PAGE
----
Is My Spouse Entitled To Part Of My Inheritance In The Divorce?
“Inheritance” is money, property, rights or obligations received by an individual received after the death of another individual. The transfer of these funds, property rights or obligation is called a “bequest”. In Pennsylvania, the property or money received by bequest is not marital. It belongs to the individual who received it. Non-marital property is also legally described as “separate property.” Property owned or obtained prior to marriage is also non-marital, separate property. However, this non-marital or separate property can change in nature and become martial, in whole or in part.
If money is put into a joint account, or property is transferred and joint titled, it becomes martial property. In that circumstance a spouse may be entitled to part of the inherited property. In Bucks County Pennsylvania the division of marital assets and debts is determined by the process called “equitable distribution”. Assets and debts are divided on a percentage basis considering several factors such as the duration of marriage, age/health of parties involved, current/future financial needs, sources of income and the parties’ relative financial status.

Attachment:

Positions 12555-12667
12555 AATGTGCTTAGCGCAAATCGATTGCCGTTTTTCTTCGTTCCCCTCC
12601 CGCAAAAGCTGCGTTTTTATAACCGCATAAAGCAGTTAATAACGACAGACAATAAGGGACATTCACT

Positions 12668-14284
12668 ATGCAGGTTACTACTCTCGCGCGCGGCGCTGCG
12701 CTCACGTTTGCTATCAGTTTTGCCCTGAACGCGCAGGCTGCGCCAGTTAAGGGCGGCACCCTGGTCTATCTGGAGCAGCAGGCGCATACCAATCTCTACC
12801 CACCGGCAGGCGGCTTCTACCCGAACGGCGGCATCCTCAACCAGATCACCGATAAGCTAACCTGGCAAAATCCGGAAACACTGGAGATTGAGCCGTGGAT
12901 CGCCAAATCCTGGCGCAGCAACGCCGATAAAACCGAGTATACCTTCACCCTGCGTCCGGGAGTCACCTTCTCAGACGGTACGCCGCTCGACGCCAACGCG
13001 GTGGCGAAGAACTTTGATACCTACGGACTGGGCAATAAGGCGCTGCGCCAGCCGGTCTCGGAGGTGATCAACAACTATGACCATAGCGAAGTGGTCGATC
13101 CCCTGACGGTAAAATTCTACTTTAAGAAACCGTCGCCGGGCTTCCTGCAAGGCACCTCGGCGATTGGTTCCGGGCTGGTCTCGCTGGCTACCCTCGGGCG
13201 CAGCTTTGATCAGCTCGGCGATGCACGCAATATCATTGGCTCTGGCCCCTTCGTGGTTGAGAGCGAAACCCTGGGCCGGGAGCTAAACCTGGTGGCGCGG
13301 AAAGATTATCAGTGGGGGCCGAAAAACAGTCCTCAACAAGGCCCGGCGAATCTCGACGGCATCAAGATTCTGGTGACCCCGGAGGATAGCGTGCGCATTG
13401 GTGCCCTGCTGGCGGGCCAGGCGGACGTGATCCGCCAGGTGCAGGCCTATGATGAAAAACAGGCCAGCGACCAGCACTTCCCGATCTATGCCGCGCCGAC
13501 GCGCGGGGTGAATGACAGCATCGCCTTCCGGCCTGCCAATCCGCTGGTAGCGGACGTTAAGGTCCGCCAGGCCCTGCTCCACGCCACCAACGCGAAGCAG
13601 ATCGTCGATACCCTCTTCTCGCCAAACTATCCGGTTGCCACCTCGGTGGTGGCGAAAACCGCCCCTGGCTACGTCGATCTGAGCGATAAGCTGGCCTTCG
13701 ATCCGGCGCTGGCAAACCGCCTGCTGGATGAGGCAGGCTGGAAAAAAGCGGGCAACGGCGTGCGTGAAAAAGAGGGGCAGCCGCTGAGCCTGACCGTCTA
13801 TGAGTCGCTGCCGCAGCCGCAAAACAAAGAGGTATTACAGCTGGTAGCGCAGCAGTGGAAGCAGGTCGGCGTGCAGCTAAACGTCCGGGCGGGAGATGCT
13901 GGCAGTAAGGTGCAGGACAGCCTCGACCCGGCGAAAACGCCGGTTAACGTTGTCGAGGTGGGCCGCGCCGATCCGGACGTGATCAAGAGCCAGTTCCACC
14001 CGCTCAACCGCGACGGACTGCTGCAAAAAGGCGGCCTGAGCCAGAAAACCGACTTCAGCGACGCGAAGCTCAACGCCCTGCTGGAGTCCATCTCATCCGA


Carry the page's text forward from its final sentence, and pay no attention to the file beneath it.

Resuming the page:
The courts have determined if the inheritance becomes “co-mingled” or combined with other assets that are jointly held (i.e. a party uses their inheritance to buy something of value that is owned by both parties; that is considered co-mingling assets) then the inheritance becomes marital property, subject to equitable distribution. Sources: 23 Pa. C.S.A. § 3502(a), 23 Pa. C.S.A. § 3501(a)
If you have questions about inheritance or the nature of a non-marital or separate asset please go to our website www.thomassmithfirm.com, email to email@example.com or call to schedule an appointment with Tiffany Thomas-Smith, Esquire at 215-860-3747.